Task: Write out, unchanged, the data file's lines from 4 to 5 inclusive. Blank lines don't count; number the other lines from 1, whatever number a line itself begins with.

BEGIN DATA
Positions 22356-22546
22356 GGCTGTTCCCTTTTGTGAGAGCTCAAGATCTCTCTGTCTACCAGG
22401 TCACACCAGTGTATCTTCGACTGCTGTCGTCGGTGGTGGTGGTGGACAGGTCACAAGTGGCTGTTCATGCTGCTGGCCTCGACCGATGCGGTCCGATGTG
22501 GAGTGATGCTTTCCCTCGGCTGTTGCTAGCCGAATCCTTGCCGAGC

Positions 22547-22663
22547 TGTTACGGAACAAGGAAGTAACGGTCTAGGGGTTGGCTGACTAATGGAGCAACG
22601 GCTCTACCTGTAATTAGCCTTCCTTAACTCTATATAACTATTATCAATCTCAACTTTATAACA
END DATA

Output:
22501 GAGTGATGCTTTCCCTCGGCTGTTGCTAGCCGAATCCTTGCCGAGC

Positions 22547-22663